Last week, after a 4-year delay, Ukrainian Parliament appointed 14 new members of the Central Election Commission (CEC). The process of replacing CEC commissioners whose terms expired has started more than 2 years ago. After years of failed attempts, the appointment of new commissioners has been determined to be one of the main tasks on the agenda of the 9th session of the Ukrainian parliament.
According to the Law on the Central Electoral Commission, Parliament appoints and dismisses 15 members of the CEC on the proposal of the president. Their term in office is 7 years. The size of the commission was increased to 17 on September 18, 2018. The president is supposed to take the proposals of political parties into account during the nomination process. The terms of 12 of the 15 commissioners expired in 2014, and another member reached the end of his 7th year in office in 2017. With quickly approaching presidential and parliamentary elections in the country, the policy-makers have agreed that the issue could no longer be postponed and had to be addressed as soon as possible.
Many have argued that the old CEC have long lost its credibility. Its members have been nominated by the Party of Regions led by President Viktor Yanukovych before he was ousted in 2014. Furthermore, since 2016, its chairman has been under investigation for receiving illegal bribes. Given the salience and importance of the composition of the commission, the process of appointing a new CEC in Ukraine has been on-going for a couple of years now. The first attempt to replace the commission was made in June 2016 but at the time the process stalled.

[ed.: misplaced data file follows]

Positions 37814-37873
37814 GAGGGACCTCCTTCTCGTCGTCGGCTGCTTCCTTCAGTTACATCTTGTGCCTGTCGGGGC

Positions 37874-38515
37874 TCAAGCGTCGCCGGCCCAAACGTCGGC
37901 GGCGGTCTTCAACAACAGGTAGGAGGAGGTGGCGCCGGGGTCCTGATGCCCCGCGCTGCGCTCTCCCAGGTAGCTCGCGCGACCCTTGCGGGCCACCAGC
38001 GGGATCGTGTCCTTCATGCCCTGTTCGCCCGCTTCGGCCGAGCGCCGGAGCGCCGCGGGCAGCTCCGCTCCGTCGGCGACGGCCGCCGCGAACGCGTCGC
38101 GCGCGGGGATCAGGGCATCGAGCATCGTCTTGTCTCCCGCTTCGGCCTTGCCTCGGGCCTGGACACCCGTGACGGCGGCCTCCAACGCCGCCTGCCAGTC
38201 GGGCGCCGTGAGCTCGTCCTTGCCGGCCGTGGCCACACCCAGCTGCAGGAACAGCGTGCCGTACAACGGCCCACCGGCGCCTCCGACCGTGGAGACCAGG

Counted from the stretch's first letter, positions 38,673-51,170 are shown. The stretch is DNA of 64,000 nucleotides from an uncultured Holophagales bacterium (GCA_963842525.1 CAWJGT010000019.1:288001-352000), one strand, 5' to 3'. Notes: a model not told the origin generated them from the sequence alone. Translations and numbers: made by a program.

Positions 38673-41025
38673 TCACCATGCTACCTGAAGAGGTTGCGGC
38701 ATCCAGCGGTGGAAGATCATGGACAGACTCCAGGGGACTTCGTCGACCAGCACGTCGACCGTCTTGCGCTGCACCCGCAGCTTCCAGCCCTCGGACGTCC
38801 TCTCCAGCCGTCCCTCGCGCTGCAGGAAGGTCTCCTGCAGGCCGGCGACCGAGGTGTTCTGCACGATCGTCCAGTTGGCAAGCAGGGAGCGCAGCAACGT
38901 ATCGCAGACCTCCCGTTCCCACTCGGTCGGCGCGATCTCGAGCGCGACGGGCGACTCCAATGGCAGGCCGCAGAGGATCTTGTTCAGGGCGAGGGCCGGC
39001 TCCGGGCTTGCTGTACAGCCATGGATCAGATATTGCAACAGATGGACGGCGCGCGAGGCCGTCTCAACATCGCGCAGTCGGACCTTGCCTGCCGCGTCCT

On January 23, 2018, the president dismissed members of the Central Election Commission and signed a motion for the appointment of the new CEC. He followed it with a proposal of 14 new members in February. However, the Parliament failed to vote on the presidential proposal during its 8th session. Earlier this month, the president expressed his frustration on Facebook, writing that “the Verkhovna Rada should consider my presidential submission, which has been in parliament for more than a year, and elect a new composition of the CEC.”
Bloc Petro Poroshenko – 6 members
People’s Front – 3 members
Revival – 1 member
Batkivshchyna – 1 member
Self-Reliance – 1 member
People’s Will – 1 member
Radical Party – 1 member
Svoboda – 1 – remained in her post (until 2021)
UDAR – 1 – remained in his post (until 2021)
1 seat is currently vacant and is expected to be given to the Opposition Bloc
The members were proposed by political parties in proportion to their representation in Parliament. The only odd seat is the one which remained with UDAR. The party merged with the Bloc Petro Poroshenko in 2015.
The new CEC will organize the upcoming presidential and parliamentary elections and will play a critical role in ensuring that elections are conducted in a free and fair manner.